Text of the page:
Viktor Bout – “The Merchant of Death”

   Viktor Anatolyevich Bout

“The Merchant of Death”

Viktor Anatolyevich Bout (Russian: Виктор Анатольевич Бут; born 13 January 1967) is a Russian arms dealer.

He was arrested in Thailand in 2008 before being extradited in 2010 to the United States to stand trial on terrorism charges after having been accused of intending to smuggle arms to the Revolutionary Armed Forces of Colombia (FARC) for use against U.S. forces.

On 2 November 2011, he was convicted by a jury in a Manhattan federal court of conspiracy to kill U.S. citizens and officials, delivery of anti-aircraft missiles, and providing aid to a terrorist organization

Viktor Bout
Viktor Bout.jpg
Native name Виктор Анатольевич Бут
Born Viktor Anatolyevich Bout
13 January 1967 (age 51)
DushanbeTajik SSRSoviet Union
Other names Vadim Markovich Aminov, Viktor Bulakin, Victor Anatoliyevich Bout, Victor But, Viktor Budd, Viktor Butt
Known for Convictions for criminal intent to traffic arms and conspiracy to kill

A former Soviet military translator, Bout had reportedly made a significant amount of money through his multiple air transport companies which shipped cargo mostly in Africa and the Middle East during the 1990s and early 2000s.

Bout was equally willing to work with Charles Taylor in Liberia, the United Nations in Sudan, and the United States in Iraq,  and he may have facilitated huge arms shipments during the 1990s into various civil wars in Africa with his private air cargo fleets.

 

 Bout was not driven by ideology; it was all just (extremely lucrative) business. Indeed, when it suited him, and them, he also carried supplies for the British and American governments. He even put his planes at the disposal of UN peacekeepers

 

Bout says he has done little more than provide logistics, but former British Foreign Office minister Peter Hain called Bout a “sanctions buster” and described him as “the principal conduit for planes and supply routes that take arms from east Europe, principally Bulgaria, Moldova and Ukraine, to Liberia and Angola”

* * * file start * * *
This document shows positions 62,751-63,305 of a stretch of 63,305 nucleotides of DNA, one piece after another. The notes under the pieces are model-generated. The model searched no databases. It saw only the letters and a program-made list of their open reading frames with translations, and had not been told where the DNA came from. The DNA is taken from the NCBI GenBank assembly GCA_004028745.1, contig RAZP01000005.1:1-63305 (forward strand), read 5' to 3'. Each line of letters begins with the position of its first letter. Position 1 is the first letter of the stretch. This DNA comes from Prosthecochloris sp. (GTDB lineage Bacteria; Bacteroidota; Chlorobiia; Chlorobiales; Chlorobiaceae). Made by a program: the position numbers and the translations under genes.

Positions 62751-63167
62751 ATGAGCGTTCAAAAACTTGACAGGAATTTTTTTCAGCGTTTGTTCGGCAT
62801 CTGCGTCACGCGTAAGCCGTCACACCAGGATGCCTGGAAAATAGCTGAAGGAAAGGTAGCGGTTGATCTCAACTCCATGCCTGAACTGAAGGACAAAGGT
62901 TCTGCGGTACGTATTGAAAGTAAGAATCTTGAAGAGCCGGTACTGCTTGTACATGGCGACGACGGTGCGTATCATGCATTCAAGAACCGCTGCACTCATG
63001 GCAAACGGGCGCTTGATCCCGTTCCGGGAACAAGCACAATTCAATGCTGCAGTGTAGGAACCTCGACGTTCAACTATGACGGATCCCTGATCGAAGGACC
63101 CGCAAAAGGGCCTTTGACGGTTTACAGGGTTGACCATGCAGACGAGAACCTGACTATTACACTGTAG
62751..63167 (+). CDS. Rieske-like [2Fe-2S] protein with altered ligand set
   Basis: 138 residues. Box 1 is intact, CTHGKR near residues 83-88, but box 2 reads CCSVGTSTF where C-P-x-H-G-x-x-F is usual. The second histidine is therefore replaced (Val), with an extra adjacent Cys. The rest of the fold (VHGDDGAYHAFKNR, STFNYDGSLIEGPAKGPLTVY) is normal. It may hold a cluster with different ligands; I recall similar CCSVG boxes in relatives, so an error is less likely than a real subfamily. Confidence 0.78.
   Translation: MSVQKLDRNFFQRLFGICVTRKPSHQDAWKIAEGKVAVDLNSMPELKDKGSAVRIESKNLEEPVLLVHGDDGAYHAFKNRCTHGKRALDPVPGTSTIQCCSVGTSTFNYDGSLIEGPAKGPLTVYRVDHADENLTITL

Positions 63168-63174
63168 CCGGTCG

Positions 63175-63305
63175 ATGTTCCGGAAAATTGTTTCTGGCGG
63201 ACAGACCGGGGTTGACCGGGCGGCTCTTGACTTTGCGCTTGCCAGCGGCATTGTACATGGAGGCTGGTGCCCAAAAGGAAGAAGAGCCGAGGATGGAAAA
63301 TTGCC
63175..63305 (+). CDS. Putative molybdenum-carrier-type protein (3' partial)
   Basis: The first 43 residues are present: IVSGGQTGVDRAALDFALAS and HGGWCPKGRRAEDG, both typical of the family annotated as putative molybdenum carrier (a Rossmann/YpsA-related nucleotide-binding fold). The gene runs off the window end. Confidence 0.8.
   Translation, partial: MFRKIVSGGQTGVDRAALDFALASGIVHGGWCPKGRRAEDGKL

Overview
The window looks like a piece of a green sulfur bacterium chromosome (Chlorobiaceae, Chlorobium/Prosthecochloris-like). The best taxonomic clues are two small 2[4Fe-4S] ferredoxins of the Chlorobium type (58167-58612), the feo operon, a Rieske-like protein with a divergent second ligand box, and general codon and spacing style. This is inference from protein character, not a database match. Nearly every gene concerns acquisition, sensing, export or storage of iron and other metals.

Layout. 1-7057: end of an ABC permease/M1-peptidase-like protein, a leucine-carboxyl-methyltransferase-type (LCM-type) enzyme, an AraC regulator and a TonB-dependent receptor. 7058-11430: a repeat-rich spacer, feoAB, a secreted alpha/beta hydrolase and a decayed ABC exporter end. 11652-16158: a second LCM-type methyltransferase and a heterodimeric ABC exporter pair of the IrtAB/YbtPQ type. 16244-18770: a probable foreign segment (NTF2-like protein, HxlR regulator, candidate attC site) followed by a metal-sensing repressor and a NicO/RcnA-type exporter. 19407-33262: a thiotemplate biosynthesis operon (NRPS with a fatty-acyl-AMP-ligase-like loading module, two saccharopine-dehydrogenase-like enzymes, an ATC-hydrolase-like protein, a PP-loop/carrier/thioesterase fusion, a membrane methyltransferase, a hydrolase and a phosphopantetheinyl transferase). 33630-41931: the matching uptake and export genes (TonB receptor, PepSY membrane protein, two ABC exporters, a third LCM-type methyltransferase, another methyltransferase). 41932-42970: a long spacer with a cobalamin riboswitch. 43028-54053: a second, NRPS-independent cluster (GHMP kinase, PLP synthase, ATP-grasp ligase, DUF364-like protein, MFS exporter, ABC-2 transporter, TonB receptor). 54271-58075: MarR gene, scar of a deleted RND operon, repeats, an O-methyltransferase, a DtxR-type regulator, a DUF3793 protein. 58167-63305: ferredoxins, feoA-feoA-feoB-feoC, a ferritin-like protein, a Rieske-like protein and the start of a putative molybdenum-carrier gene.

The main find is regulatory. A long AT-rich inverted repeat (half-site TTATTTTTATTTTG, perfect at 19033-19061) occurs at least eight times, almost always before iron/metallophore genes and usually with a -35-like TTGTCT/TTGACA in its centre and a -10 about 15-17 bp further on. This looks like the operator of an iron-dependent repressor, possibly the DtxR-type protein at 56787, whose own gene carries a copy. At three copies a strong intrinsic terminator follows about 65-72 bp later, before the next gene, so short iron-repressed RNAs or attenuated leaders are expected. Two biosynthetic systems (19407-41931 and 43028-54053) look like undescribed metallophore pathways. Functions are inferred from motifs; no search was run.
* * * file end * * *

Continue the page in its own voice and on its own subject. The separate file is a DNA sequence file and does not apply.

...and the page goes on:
In cooperation with American authorities, Royal Thai Police arrested Bout in Bangkok, Thailand, on March 6, 2008. The United States ambassador requested his extradition under the Extradition Act between the Kingdom of Thailand and the United States, which was eventually mandated by the Thai High Court in August 2010.

Before his extradition to the United States in November 2010, Bout expressed confidence that this U.S. trial would eventually lead to his acquittal, but this did not occur. From January 2011 to June 2012, Bout was incarcerated in the Metropolitan Correctional Center, New York City.

Following his conviction, he was sentenced on 5 April 2012 to 25 years imprisonment by a U.S. judge. In June 2012, he was transferred to the United States Penitentiary, Marion, Illinois.

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Viktor Bout – “The Merchant of Death”

 

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victor bout.PNG

 

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Viktor Bout – interview from prison

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Personal History

UN documents and Bout himself both state his birthplace as DushanbeUSSR, (now the capital of Tajikistan) possibly on 13 January 1967, but a few other birthplaces have been suggested: A 2001 South African intelligence file listed him as Ukrainian in origin.

Soviet military service

There is some confusion regarding Bout’s military career although it is clear he served in the Soviet Armed Forces. Having graduated from the Military Institute of Foreign Languages, he is said to be fluent in six languages.  These include Persian and Esperanto, which he had mastered by age 12,  and in the early 1980s he was member of the Esperanto club in Dushanbe

Bout’s personal website states that he served in the Soviet Army as a translator, holding the rank of lieutenant.  He is thought to have been discharged in 1991 with the rank of lieutenant colonel.